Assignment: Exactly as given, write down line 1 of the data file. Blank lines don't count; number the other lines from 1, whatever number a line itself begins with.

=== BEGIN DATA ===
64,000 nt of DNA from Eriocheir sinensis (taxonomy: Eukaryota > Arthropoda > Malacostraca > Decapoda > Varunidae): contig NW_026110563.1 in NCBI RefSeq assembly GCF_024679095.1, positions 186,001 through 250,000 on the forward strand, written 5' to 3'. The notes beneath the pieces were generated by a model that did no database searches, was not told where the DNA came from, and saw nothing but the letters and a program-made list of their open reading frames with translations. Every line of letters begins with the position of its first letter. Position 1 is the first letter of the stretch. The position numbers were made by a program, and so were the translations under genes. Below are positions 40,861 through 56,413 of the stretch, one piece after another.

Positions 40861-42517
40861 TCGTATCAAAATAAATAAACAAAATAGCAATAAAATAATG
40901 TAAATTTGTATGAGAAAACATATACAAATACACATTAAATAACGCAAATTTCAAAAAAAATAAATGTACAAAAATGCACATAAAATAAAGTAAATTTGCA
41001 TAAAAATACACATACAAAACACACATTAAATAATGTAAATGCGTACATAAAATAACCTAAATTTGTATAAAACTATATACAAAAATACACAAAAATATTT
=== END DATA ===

64,000 nt of DNA from Eriocheir sinensis (taxonomy: Eukaryota > Arthropoda > Malacostraca > Decapoda > Varunidae): contig NW_026110563.1 in NCBI RefSeq assembly GCF_024679095.1, positions 186,001 through 250,000 on the forward strand, written 5' to 3'. The notes beneath the pieces were generated by a model that did no database searches, was not told where the DNA came from, and saw nothing but the letters and a program-made list of their open reading frames with translations. Every line of letters begins with the position of its first letter. Position 1 is the first letter of the stretch. The position numbers were made by a program, and so were the translations under genes. Below are positions 40,861 through 56,413 of the stretch, one piece after another.